Don’t worry, if you’re not in the water, each of the pool chairs and umbrella comes with a call button, allowing you to conveniently order drinks without leaving your seat.
The lower pool has a zero entry slope to enter the pool, and even has a fun waterslide as well as another swim-up bar.
Scrub Island technically has two beaches, the North Beach on the far side of the island, and a small beach below the pools in the heart of the marina.
The small marina beach had a few people laying out on beach chairs everyday, but rarely did we see anyone swimming in the water there, even with the water trampoline. I don’t know about you, but nothing seems terribly enticing to me to swim alongside parked boats in the marina as who knows what they’re putting in the water.
The North Beach is a much better and more traditional beach. I suspect Scrub Island has brought in a number of palm trees after the recent storm to the beach to create shade and seating areas.
North Beach is probably ½ mile long of beachfront, and also includes The One Shoe Beach Bar & Grill, as well as a very small pool. There’s a natural barrier reef located a few hundred yards off shore, so there are virtually no waves. However, it’s a beautiful sandy beach, but once you get in the water, it’s awfully rocky, so I’d suggest wearing water shoes.
The hotel includes a well appointed fitness center, if hiking up to the top of Scrub Island isn’t enough physical activity for you.
And to unwind, you can plan to stop in at Ixora Spa, the hotel’s on-site spa. Located in one of the villas on the ocean-side of the resort, it’s a full-service spa offering a variety of treatments and services. We didn’t partake in the spa during our visit, but we overheard guests discussing their visit to the spa and having enjoyed it.
Scrub Island itself is great. But 5 days shouldn’t be spent confined to the island alone, especially since you’re in the heart of the British Virgin Islands, which offer a variety of things to explore.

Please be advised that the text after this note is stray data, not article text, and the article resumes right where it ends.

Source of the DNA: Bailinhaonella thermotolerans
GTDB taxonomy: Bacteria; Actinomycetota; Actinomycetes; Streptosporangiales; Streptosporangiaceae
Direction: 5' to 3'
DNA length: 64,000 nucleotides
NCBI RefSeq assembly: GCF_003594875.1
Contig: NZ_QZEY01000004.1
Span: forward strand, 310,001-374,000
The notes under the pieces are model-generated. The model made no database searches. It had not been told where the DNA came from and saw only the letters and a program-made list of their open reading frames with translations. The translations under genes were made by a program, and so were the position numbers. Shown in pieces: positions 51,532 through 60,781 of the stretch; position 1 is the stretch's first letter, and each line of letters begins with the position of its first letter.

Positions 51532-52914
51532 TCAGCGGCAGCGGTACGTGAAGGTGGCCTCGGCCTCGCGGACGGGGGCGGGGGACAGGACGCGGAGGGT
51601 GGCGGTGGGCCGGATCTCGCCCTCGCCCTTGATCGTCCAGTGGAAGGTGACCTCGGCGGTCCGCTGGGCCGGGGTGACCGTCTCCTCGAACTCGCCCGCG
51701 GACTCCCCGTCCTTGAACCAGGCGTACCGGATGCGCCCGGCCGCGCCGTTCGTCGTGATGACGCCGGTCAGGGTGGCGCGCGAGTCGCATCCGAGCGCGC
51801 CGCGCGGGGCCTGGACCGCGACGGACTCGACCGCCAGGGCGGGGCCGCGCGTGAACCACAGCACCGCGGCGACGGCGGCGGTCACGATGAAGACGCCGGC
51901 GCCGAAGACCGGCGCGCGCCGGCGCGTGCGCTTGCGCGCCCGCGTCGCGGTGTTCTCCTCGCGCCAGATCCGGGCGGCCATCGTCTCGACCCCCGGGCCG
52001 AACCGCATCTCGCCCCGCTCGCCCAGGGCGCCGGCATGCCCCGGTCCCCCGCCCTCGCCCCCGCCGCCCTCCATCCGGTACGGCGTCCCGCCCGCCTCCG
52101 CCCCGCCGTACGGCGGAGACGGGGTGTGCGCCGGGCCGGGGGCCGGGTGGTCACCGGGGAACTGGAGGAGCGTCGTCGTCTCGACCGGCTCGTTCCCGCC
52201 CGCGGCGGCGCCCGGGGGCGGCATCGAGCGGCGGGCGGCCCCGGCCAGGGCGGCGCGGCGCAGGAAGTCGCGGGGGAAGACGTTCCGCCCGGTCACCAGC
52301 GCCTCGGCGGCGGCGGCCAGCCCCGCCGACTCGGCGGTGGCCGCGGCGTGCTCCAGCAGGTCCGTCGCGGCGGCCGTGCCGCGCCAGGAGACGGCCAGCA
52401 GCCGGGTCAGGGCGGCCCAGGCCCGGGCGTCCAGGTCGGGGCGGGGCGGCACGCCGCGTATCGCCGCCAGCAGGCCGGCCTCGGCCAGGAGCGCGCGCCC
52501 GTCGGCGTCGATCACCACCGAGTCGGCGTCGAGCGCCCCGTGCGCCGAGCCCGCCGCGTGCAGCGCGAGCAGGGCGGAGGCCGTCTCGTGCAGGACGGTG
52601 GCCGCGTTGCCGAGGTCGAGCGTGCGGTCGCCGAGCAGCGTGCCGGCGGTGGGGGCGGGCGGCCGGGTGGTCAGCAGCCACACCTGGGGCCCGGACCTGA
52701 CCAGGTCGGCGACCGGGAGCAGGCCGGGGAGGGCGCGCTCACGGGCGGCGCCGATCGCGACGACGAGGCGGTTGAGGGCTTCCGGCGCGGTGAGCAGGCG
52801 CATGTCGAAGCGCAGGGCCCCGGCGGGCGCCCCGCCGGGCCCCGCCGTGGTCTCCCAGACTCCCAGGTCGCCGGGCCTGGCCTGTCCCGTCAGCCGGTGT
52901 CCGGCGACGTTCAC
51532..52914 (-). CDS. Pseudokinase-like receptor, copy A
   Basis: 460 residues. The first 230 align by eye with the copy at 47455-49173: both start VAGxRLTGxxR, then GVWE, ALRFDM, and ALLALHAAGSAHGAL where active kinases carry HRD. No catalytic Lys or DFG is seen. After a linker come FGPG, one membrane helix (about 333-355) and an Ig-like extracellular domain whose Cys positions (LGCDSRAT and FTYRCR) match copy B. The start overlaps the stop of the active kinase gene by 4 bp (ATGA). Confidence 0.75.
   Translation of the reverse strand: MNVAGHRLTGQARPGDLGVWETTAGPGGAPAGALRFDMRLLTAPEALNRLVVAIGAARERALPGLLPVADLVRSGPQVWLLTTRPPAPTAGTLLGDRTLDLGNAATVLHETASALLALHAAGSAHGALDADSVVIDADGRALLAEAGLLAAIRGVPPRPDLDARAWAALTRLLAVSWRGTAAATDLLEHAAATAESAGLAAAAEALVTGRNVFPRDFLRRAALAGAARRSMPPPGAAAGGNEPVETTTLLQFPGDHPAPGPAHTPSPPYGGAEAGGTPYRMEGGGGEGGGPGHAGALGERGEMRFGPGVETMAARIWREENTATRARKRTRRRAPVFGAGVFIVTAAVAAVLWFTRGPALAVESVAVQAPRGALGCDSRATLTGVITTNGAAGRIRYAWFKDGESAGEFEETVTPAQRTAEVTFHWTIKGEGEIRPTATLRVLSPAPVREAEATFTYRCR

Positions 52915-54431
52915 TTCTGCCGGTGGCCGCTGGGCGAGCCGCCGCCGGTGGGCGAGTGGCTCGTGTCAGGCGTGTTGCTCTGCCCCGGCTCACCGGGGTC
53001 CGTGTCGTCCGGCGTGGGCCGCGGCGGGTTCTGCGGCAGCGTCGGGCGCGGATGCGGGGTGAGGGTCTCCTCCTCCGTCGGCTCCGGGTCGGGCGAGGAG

Just a 30 minute ferry ride away from right in Trellis Bay is the neighboring island of Virgin Gorda. Famous for The Baths at Virgin Gorda, it’s a must-visit island during your stay at Scrub Island. The Baths are a natural attraction that was fascinating – they’re part hiking, part cave-exploration, and more as you make your way through giant boulders strewn along the beach.
Get there early in the day, or ask the concierge at Scrub Island what the cruise ship schedule is during your stay. You’re going to want to do The Baths on a day when there isn’t a cruise ship in port as it’s a popular cruise excursion destination, and just the nature of having to crawl through boulders, often on your hands and knees, doesn’t work well with large crowds. You do need to have some level of physical fitness to be able to make it through the baths, especially since it’s about a half-mile hike down from the parking lot to The Baths and beach, as well as back out.
A day trip to Anegada was arguably the highlight of our trip to the British Virgin Islands. Anegada is the northernmost island in the British Virgin Islands, and lies some 15 miles from Virgin Gorda and Tortola. It takes about 1.5 hours to get there via the daily ferry service ($50 per person roundtrip). Alternatively, you can fly from Beef Island Airport to Anegada via VI Airlink for about $100 per person round-trip in about 15 minutes. If the seas are the slightest bit rough, I’d consider taking the flight.
Anegada is 15 square miles in size, but only consists of about 250 full time residents. Given the sparse population, the island feels incredibly desolate. But if you’re after the truly white sand beaches and clear blue waters, this is the best place in the BVI to get those.
Rent a moped or a car for the day, and explore the island. Be sure to end up at Anegada Beach Club or Cow Wreck Beach – both are immaculate beaches offering great food and drink on the otherwise desolate island. Kenny Chesney has been known to show up at Cow Wreck Beach and play small concerts for the small crowds in attendance.
Anegada is known for their lobster, so be sure to have some at some point during your visit.
Even though the economy is based on tourism primarily, there are hardly ever any people there, so the beaches are generally empty.
A day trip is more than sufficient, but a night at Anegada Beach Club could be an experience as they offer beachfront cottages and palapas that look very enticing!
Scrub Island is located just off the Northeast coast of Tortola in the British Virgin Islands. It’s a quick 5-minute ferry ride from Trellis Bay on the complimentary hotel ferry from Beef Island to Scrub Island.
You have a few options to get to the British Virgin Islands from the U.S., but there aren’t any nonstop flights.